Hardcover ISBN: 9780804726610
This book, the first work in English on the history of disease in China, traces an epidemic of bubonic plague that began in Yunnan province in the late eighteenth century, spread throughout much of southern China in the nineteenth century, and eventually exploded on the world scene as a global pandemic at the end of the century.
The author finds the origins of the pandemic in Qing economic expansion, which brought new populations into contact with plague-bearing animals along China’s southwestern frontier. She shows how the geographic diffusion of the disease closely followed the growth of interregional trading networks, particularly the domestic trade in opium, during the nineteenth century. A discussion of foreign interventions during plague outbreaks along China’s southern coast links the history of plague to the political impact of imperialism on China, and to the ways in which European cultural representations of the Chinese influenced the theory and practice of colonial medicine.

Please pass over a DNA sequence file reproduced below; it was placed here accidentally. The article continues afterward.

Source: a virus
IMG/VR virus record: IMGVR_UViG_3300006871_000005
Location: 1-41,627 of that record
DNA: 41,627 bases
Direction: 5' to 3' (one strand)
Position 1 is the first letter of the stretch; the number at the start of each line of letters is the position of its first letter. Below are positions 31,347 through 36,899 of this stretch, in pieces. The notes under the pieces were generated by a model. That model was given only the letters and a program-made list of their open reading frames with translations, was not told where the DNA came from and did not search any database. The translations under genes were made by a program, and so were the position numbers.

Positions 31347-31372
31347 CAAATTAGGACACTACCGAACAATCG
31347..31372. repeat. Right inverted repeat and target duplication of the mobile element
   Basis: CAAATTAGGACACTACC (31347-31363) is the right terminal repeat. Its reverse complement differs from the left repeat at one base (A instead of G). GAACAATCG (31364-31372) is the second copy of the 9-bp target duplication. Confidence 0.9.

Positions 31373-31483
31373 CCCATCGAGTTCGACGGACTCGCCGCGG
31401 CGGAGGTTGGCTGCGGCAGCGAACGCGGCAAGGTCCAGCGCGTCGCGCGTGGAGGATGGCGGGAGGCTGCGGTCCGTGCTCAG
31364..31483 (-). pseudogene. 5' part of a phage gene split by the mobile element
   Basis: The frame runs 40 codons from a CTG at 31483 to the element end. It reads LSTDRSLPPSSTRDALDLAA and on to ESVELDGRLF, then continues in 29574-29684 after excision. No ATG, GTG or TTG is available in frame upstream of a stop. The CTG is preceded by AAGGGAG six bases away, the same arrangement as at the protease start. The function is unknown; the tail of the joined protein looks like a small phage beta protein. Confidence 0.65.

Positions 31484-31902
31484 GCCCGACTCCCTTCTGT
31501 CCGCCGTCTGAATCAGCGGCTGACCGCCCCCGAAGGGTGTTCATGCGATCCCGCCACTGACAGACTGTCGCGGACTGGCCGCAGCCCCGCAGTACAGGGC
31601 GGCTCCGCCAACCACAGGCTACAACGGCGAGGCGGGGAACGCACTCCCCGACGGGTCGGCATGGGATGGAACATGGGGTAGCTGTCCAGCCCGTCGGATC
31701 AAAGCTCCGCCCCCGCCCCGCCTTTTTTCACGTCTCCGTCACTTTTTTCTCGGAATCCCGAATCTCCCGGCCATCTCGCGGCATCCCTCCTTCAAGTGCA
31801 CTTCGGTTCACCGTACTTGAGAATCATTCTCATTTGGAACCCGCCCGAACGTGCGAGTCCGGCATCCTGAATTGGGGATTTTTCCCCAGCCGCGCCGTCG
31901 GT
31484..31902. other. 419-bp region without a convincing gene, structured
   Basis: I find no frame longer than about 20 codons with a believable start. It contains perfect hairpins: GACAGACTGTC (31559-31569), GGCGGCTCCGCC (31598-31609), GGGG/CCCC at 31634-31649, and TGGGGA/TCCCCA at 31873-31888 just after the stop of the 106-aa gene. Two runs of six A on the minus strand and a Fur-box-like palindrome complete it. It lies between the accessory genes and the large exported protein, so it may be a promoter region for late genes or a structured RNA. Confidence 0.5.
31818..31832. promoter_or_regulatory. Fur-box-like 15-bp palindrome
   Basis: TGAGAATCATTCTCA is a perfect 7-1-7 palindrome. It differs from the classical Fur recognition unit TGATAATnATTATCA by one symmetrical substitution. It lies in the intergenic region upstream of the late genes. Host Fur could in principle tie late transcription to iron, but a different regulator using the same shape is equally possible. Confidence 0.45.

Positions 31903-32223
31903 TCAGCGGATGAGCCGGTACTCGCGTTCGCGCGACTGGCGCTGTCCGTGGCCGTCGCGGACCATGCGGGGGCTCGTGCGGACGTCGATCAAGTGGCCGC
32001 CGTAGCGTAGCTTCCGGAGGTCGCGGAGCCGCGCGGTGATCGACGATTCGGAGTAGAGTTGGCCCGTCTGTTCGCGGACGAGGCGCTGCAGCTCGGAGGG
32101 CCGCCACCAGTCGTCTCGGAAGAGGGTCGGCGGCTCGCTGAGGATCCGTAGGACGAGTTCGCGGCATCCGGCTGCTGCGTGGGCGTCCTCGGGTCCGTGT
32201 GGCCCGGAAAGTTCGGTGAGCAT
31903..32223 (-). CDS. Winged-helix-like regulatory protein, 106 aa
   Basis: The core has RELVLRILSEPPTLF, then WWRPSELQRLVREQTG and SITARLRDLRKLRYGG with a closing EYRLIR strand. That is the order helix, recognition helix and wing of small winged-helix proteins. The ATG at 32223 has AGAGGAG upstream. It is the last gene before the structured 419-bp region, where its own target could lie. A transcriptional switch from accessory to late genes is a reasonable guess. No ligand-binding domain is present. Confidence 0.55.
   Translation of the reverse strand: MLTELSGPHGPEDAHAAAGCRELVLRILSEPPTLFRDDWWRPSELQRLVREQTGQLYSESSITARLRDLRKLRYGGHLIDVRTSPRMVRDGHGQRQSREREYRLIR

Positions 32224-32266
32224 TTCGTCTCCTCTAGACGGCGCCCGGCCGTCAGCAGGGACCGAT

About the author
Carol Benedict is Assistant Professor of History at Georgetown University.
"This is an outstanding work on one of the major diseases of world history. It is particularly important because most of what we know of the historic impact of diseases on society is based on the European experience. Presenting new and little-known material on the history of bubonic plague in China, Carol Benedict offers an original analysis of how economic growth and development in late Qing China produced ecological changes that promoted the spread of plague. The book will greatly broaden our understanding of the social history of disease, and it provides an excellent model of how to do this kind of research."
—Ann Janetta, University of Pittsburgh
"Should interest a broad audience-- those interested in the history of medicine, modern world history, and late imperial and modern Chinese history. . . . But Benedict does not restrict her analysis to China. By applying a regional systems model . . . she contributes to the comparative history of disease."
—Journal of Asian Studies